Have you heard of Library 2.0?
Writing about web page http://cites.boisestate.edu/v6i2a.htm
I’ve heard of Web 2.0 and am still trying to understand exactly what it is. I think it’s a convenient phrase to describe the next generation of web technology, although at what point Web 2.0 is achieved and we all start talking about Web 3.0 I’m not sure. The general theme for Web 2.0 seems to be collaboration.
Piggybacking onto this trendy phrase, the library sector has invented “Library 2.0”, which is understood to mean different things by library practitioners. There are some practical ideas to do with user feedback and participation in libraries associated with this concept, and although different libraries will have already been doing this kind of activity for decades, the implication with “Library 2.0” is that they will now be done through the web (using Web 2.0 technologies). Other people insist that “Library 2.0” is not something that is just based on technology but is about engaging users through whatever means, especially the non-traditional users.
Here are some practical ideas that I have distilled from reading about Library 2.0 online (not all suited to the academic library!):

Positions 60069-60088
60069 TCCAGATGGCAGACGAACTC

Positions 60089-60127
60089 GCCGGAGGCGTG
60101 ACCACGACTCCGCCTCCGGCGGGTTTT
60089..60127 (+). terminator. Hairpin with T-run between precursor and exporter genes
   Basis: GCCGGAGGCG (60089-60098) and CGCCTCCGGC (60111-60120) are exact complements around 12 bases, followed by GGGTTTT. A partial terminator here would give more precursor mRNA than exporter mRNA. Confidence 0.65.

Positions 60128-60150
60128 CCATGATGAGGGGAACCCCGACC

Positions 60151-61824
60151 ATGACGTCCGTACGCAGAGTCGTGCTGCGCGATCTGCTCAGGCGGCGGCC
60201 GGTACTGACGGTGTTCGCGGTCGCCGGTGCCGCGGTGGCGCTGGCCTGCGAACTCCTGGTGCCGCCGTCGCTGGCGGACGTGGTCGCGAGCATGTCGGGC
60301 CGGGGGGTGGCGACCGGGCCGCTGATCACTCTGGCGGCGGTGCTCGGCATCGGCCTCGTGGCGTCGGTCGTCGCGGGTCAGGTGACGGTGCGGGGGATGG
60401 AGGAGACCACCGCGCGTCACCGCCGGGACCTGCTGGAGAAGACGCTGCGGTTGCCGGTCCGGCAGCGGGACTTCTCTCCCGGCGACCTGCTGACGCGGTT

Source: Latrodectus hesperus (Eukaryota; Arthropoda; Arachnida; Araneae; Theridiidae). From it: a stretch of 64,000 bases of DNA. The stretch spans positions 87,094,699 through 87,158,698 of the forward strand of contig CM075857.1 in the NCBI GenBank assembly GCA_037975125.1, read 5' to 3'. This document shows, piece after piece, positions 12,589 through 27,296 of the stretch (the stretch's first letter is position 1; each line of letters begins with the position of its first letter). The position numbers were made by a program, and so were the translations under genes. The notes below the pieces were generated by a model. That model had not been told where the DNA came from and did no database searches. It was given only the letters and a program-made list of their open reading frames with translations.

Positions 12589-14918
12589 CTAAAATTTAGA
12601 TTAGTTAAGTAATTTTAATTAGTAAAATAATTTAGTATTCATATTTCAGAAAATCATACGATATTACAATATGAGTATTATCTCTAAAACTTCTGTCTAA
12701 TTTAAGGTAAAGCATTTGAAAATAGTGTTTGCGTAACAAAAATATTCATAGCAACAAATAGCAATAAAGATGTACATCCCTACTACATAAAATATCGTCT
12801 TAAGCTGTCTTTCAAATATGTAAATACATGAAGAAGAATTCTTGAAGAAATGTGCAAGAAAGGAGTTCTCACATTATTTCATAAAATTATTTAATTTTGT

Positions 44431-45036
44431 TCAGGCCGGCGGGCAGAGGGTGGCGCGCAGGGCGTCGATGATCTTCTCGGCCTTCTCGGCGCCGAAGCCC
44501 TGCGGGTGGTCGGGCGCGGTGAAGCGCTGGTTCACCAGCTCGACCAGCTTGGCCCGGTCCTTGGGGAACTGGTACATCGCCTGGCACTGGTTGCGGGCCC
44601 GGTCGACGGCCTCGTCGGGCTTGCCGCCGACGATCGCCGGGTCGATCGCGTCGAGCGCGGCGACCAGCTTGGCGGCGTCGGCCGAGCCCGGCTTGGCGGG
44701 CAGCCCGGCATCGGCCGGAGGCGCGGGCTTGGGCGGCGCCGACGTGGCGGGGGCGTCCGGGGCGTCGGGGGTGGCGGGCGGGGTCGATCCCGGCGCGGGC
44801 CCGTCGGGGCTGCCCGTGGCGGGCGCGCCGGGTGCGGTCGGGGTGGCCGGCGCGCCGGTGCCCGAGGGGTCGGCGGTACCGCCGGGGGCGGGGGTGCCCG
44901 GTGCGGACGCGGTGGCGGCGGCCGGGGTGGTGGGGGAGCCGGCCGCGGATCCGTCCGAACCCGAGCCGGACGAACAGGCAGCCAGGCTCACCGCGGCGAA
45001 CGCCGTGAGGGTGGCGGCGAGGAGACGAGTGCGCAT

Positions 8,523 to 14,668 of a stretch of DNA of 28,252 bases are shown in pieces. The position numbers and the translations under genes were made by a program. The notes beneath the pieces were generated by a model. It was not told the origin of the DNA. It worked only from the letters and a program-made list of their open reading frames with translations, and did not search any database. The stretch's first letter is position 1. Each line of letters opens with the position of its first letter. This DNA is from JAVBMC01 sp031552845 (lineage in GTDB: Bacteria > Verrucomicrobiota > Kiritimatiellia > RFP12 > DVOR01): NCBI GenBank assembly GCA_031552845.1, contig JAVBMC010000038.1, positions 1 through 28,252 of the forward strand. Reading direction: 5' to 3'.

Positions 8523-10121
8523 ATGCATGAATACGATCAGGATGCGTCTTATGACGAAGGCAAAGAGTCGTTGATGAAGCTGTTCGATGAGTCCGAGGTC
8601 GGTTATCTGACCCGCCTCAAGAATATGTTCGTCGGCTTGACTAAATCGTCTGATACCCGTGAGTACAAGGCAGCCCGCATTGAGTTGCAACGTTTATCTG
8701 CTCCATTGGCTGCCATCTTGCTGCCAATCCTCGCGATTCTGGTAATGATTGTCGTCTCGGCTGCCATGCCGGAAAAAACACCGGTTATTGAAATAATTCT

users writing reviews
users adding tags in the catalogue
users contributing to blogs and wikis
gaming nights for teens
collaborative photo sites
RFID: tags in books that help us to locate them
But if, when, how these kinds of things are introduced will depend very much on what you think your library is for. The phrase “Library 2.0” opens up a debate on the very purpose of libraries, as discussed by Walt Crawford in the Cites and Insights article I’m linking to. “Library 2.0” seems to mean just what the person who uses it wants it to mean.
Perhaps the very fact that we have a new moniker for innovative library practices that raises the debate about what libraries are for is what gives our users the chance to contribute their thoughts and opinions about what they want their library to be. Or at least it might make library professionals listen to their users!
It seems to me that if Web 2.0 is all about collaboration and involvement, then libraries ought to be encouraging library users to contribute to the development of their services and space.
Does the planned re-modelling of our own library make us a Library 2.0 service? Yes because we planned it based on feedback from students, but it will only continue to count if we continue to evaluate our provision. In my opinion, what makes it Library 2.0 is not the comfy chairs and planned additional technology provision, but the continued striving towards improved services for our users, based on what they tell us they want.